Why did you leave BJD?

I left the BJD not because of any ulterior motives but because it changed. I was a very proud member of the BJD for many years and worked very hard to build up its national image in Delhi. But in the last five years, the party has veered away as Naveen Patnaik has delegated more power to some others. There is a new coterie. The party has become the same kind of violent and corrupt organisation that it had founded to fight. So that is why I left it with a heart-break. I took a decision to leave on principle.

So it was an emotional break-up?

No, the emotional part was only at the very end. When my father, who was a very close friend of late Biju Patnaik, passed away BJD behaved in such a petty manner that not a single BJD member came to pay respects. Here in Delhi, from former Prime Minister Manmohan Singh to Vice President M Venkaiah Naidu to L K Advani to Murli Manohar Joshi, there were messages from the Prime Minister and others. Everybody came but none from the BJD. Neither in Odisha nor in Delhi. That was the only thing that hurt me. People of Odisha condemned it widely. But rest of it was all logical. Today Odisha has seen a sharp rise in violence and corruption. Every time a horrible incident like Kathua or Unnao where there were gangrape or murder took place, the national media has correctly condemned it and gave national exposure. Do you know two-four such incidents are happening in Odisha every week? For the last three years, every week 3-4 Kathuas and Unnaos are happening in Odisha. If you look at the NCRB statistics, Odisha has seen the single largest surge in the entire nation of crime. Now, this has to be spoken against. Just because I was a member of that party does not mean that I will tolerate the party suddenly becoming like this. That is why I left.

Do you think the uninterrupted rule by Naveen Patnaik since 2000 has resulted in what you think the erosion of values of BJD?

That is part of the reason. He has been in power for 19 years now. All those who helped in the early days, most of them are today gone. Not just me but people who are associated with Biju Patnaik are all sidelined. Today, there is a new coterie that is running the party. They were not involved with the party in the first 15 years. They are not accountable to people. Naveen has delegated most of the authority of both the government and the party to these people. You have a horrible situation today that you have a serving IAS officer who is running the party, who is collecting political funds and distributing tickets. This is totally unconstitutional. We have seen very powerful Prime Minister's Offices, very powerful Chief Minister's Offices in other states. But you have never seen sitting IAS officers doing this. This is the 'Lakshman Rekha' that has been crossed in Odisha. I think that is the reason why crime and corruption have gone out of control.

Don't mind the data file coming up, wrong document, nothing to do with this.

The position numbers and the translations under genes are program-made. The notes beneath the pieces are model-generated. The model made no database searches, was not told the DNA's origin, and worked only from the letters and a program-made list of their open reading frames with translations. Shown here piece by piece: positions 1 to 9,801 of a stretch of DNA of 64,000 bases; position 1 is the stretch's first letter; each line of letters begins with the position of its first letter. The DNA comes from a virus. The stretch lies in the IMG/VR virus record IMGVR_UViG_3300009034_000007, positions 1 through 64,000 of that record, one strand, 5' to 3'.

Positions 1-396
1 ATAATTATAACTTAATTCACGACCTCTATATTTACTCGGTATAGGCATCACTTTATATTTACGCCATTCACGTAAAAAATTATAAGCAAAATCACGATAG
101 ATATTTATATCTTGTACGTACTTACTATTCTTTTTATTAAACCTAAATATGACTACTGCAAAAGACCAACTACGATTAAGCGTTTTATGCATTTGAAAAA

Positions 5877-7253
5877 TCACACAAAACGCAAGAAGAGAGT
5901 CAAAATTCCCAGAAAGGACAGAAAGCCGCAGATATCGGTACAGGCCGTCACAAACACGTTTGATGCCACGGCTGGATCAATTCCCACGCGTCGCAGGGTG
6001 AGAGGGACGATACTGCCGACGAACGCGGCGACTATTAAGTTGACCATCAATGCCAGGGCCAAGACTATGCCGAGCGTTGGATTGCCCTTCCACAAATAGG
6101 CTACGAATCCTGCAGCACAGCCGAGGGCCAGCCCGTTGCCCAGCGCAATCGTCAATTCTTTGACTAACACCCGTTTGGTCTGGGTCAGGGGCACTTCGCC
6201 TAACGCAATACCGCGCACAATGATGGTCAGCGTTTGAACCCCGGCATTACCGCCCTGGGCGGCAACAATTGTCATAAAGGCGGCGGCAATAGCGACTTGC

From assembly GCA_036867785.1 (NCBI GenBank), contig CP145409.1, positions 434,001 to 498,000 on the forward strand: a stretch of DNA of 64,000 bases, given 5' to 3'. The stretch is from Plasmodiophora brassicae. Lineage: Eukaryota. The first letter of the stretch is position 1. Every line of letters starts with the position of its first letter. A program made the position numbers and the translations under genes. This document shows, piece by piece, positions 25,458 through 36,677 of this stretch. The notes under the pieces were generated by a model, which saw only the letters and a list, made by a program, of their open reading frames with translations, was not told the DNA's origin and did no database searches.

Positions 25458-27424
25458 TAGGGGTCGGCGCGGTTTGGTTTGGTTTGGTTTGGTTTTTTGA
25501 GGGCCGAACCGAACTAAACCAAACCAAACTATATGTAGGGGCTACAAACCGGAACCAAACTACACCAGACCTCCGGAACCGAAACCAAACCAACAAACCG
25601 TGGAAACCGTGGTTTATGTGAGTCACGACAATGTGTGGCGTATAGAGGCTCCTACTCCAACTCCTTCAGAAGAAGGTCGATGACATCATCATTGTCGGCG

Do you mean to say Naveen Patnaik has changed?

I think Naveen is less connected, less hands-on. If there was any smell of corruption against any minister earlier, he would be dropped within 24 hours. Today that is not happening. In the last five years, not a single person has been dropped for corruption. Corruption has increased dramatically but none faced action. In the previous 14 years, every three-and-half-months, one minister was dropped on average on corruption charges. Secondly, just now one minister was dropped after he supported gang-rapists and it took 14 days of loud protests for him to be dropped. In the past, if any minister was accused of supporting a gang-rapist, he would be dropped within 24 hours. This is where BJD has changed.

What are your future plans? Will you contest the Lok Sabha polls?

I think there are different ways to contribute to the nation. I have been in politics for two decades. I have spent my prime years in politics. Many people want me to contest. Perhaps, I think I should contest. But people ask me which party I will join, whether I will start my own party. I am still considering all options. I will take a final decision very shortly in the coming weeks. My decision will be based on whoever is willing to take steps to reform Odisha. Both the national parties -- Congress and BJP -- are today at least talking about it. They are talking about crime and corruption in Odisha. But they have not taken any action. The Supreme Court has ordered a probe into the chit fund scam. Lakhs of families have lost their savings and nobody has been properly prosecuted. CBI has not been very active. This will not do. So I will consider aligning with anybody who is willing to act against corruption and crime in Odisha. One of the options may be not to join anybody but to start a new organisation.